Mean solar time is different at every longitude. However, civil time is the same for all locations within a time zone. Therefore, civil time can be considered a good approximation to local mean solar time only along the defining meridian of longitude in each time zone, and only when daylight time (summer time) is not in effect. The longitudes of the defining meridians of the time zones, expressed in degrees, are evenly divisible by 15, and are usually near the center of their zone. For other places in the same time zone, mean solar time is 4 minutes earlier (later) than civil time for each degree of longitude east (west) of the defining meridian.

      Regards, Ian

  2. Tim Treffry
    Tim Treffry says:

    An interesting article but the reference to the brilliant Martin Braun’s EOS is missleading. It displayed not the Equation of Time but more usefully the times of Sunrise and Sunset, which (except at the Equator) vary with the season. They also vary with Longitude so Braun provided cams suitable for the owner’s location. From memory I think he made do with four sets. He was a really brilliant and genuinely innovative independent watchmaker. Such a pity he lost his business – but that’s another story…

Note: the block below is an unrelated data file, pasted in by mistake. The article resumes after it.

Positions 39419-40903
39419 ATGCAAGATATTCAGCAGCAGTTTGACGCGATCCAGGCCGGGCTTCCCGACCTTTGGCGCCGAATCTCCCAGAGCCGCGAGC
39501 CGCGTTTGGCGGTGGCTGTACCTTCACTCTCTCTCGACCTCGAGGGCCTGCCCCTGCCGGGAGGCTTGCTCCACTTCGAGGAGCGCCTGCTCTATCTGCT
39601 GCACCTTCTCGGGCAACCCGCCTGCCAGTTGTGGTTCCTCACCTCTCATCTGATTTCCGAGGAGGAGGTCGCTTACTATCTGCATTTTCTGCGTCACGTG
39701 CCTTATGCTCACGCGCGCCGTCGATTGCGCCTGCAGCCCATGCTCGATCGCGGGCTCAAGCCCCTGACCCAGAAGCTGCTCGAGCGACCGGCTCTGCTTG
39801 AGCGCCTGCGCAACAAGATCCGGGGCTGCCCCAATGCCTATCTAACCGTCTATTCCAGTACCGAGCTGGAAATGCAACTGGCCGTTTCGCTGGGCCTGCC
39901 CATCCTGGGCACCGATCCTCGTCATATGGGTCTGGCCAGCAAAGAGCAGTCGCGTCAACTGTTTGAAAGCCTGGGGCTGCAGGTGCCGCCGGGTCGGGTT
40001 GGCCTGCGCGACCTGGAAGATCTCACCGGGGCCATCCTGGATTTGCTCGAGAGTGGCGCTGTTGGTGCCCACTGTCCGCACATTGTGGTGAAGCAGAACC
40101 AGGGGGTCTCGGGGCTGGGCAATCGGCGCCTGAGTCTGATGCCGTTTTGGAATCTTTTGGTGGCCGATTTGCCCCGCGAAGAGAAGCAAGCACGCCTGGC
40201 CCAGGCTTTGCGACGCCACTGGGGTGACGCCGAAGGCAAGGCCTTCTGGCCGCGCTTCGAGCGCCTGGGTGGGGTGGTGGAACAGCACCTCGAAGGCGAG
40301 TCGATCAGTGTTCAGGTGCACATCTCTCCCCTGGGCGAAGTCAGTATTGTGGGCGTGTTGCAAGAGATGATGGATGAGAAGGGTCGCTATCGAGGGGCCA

3. Ian Mackenzie
    Ian Mackenzie says:

    Tim it is you who is incorrect. The Eos Boreas displays EOT immediately beneath the date if you care to check. You are confusing this model with the standard EOS.


Leave a Reply

Want to join the discussion?
Feel free to contribute!

Leave a Reply

Your email address will not be published. Required fields are marked *